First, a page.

New study suggests changes are needed in genetic testing guidelines for MND

This research, supported in part by the MND Association and published in Brain, suggests some people with a possible genetic cause of their MND are not currently eligible for genetic testing. Under current UK genetic testing guidelines many people with a genetic basis to their MND are not offered genetic testing and counselling.

Person's hand wearing a glove putting a test tube into a tray in a laboratoryGenetic testing for motor neurone disease (MND) is usually restricted to people living with MND who have family members also affected by MND, or those living with MND who do not have a family history but are under the age of 40. This means many people with MND who may have a genetic form of their disease are not being offered a genetic test, and so knowledge of this genetic cause would be missed. This knowledge may be important if clinical trials for genetic treatments and targeted genetic therapies become available.

Person wearing a nurse uniform writing with a pen on a piece of paperResearchers from King’s College London are calling for a change in the national guidelines on who can access genetic testing for MND. Even though around 90% people living with MND do not have a family history of the disease, they may still have a change in one of the genes that have been identified as a potential cause of MND. However, because qualifying for genetic testing is currently limited to those with a family history, or those under 40 if not, many people living with MND who carry genetic changes are not identified.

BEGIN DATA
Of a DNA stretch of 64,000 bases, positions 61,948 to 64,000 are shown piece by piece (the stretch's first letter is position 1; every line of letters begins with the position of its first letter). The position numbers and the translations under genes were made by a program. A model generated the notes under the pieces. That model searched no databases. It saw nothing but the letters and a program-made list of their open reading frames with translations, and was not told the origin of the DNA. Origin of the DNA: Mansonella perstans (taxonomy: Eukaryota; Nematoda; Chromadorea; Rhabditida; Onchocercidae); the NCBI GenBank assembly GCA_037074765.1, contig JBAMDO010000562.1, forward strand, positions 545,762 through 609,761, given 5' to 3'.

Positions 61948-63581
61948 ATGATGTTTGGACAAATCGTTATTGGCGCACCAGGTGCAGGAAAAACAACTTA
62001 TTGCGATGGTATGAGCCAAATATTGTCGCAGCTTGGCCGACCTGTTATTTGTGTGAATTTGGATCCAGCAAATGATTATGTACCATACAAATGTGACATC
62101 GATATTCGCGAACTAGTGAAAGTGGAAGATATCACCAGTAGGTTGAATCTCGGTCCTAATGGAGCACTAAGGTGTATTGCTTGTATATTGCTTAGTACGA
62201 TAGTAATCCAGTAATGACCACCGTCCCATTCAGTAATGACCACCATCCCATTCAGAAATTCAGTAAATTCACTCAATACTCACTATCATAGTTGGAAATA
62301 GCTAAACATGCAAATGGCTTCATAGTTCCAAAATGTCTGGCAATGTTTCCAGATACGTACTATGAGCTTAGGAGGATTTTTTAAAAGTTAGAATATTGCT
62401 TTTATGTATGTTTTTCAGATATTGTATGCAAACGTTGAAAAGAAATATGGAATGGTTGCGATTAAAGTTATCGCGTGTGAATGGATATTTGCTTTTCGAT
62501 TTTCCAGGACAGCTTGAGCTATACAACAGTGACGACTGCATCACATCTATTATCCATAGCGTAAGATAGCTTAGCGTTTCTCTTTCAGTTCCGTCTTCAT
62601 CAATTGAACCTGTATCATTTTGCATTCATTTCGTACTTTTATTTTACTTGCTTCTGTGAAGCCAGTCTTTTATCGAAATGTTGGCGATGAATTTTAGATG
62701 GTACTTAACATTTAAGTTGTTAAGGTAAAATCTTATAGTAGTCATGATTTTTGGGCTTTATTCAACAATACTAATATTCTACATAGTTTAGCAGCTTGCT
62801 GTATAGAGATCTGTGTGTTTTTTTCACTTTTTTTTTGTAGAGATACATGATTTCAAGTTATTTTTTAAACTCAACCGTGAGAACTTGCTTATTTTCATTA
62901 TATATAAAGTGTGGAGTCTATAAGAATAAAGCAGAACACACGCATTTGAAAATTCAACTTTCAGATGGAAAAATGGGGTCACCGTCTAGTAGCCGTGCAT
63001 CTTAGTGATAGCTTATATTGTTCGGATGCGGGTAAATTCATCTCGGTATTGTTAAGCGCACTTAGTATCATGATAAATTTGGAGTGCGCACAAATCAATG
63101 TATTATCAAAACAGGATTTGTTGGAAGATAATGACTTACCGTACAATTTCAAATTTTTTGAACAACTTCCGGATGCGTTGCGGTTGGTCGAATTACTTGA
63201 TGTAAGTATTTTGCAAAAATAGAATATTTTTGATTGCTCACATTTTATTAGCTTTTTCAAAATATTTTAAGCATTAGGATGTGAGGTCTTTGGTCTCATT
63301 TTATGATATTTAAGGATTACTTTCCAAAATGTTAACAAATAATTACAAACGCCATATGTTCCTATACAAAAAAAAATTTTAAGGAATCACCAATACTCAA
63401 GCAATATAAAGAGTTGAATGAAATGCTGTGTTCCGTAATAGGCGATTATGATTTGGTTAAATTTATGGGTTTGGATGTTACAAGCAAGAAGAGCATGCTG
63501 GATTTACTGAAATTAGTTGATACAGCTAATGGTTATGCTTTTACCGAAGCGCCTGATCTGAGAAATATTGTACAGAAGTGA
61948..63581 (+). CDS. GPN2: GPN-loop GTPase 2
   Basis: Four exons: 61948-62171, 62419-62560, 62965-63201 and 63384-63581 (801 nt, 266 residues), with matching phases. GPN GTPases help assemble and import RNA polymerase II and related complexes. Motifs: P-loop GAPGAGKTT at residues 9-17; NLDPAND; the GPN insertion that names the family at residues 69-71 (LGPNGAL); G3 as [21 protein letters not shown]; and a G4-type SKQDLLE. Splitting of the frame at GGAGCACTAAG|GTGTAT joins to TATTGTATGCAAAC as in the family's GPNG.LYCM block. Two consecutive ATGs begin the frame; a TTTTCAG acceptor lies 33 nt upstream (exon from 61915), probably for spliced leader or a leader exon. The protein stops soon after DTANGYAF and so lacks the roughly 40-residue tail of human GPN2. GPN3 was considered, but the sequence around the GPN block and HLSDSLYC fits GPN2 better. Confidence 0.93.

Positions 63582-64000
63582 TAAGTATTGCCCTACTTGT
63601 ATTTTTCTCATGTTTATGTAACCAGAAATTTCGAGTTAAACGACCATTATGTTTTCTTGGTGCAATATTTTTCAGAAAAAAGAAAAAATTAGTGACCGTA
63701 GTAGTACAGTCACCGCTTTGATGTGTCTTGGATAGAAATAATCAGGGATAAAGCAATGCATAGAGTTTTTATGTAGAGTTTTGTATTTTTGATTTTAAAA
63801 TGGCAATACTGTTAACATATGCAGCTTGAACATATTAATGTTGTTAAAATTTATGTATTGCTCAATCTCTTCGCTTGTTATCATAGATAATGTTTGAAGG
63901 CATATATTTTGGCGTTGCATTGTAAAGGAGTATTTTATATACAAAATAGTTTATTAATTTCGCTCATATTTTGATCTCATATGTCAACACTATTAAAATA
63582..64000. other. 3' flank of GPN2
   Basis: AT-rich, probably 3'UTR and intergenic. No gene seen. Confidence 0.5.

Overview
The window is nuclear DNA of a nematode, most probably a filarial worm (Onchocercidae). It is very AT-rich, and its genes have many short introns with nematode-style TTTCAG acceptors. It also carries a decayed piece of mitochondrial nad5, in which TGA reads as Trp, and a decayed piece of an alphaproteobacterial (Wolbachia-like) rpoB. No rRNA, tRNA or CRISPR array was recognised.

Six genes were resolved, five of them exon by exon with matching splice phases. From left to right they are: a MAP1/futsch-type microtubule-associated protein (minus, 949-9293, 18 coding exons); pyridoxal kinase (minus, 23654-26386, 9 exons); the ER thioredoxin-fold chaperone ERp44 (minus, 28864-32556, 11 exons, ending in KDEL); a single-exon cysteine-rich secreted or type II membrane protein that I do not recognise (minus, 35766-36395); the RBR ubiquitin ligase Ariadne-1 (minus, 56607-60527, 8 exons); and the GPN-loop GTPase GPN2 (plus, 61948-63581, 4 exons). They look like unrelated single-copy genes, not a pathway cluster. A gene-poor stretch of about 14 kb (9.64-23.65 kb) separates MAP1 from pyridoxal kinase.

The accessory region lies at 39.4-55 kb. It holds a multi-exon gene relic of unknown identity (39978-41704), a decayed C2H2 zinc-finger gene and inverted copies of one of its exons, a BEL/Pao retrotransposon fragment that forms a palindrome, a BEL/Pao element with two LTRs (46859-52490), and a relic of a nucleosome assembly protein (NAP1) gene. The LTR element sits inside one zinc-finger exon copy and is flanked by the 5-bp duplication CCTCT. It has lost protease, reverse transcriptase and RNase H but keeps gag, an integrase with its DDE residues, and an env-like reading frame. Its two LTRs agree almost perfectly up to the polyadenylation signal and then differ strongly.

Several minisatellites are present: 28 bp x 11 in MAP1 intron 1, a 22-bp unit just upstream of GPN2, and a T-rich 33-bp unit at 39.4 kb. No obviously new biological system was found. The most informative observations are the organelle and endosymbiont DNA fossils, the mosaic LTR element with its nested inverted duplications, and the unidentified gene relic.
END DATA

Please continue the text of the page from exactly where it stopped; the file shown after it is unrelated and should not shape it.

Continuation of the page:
Researchers say that genetic testing (with genetic counselling) should be open to all patients with MND, regardless of whether or not other family members are affected, and for all ages.

Professor Ammar Al-Chalabi, Professor of Neurology and Complex Disease Genetics at King’s IoPPN, and the study’s lead author, said:

“ALS (MND) is a condition that destroys lives. Genetic testing means that people and their families can be given correct advice and access to genetic counselling and be supported with family planning. Our study found that there are large numbers of people who are unable to access this care and support because of the arbitrary age limits and rules currently in place.”

Dr Puja Mehta, the study’s first author, said:

“Our study shows the importance of offering people with ALS of all ages a blood test to identify a possible genetic cause. In addition to being able to access genetic counselling and support, with the exciting prospect of specific gene-based therapies on the horizon, and with clinical trials underway, it will become all the more important for people with ALS to know if they have an identifiable genetic cause.”

Dr Nicholas Cole, Head of Research at the MND Association said:

“This research, supported by the MND Association, adds weight to the suggestion that routine genetic testing should be offered to MND patients, regardless of their age at onset or family history of the disease. Genetic testing could provide opportunity for more people with MND to be involved in tailored clinical trials. However, it is imperative that testing is supported by a robust genetic counselling infrastructure to provide tailored support to all those who choose to embark upon this process.

“These findings are thanks to the people with MND who have generously contributed to datasets funded by the MND Association, including ProjectMine, the UK National DNA Bank for MND Research and the MND Register for England, Wales and Northern Ireland, each of which is accelerating the global effort to find treatments, and eventually a cure for MND.

“Together with our researchers, their support means we are understanding more about this complex disease and helping to focus effort and expertise in the right areas.”

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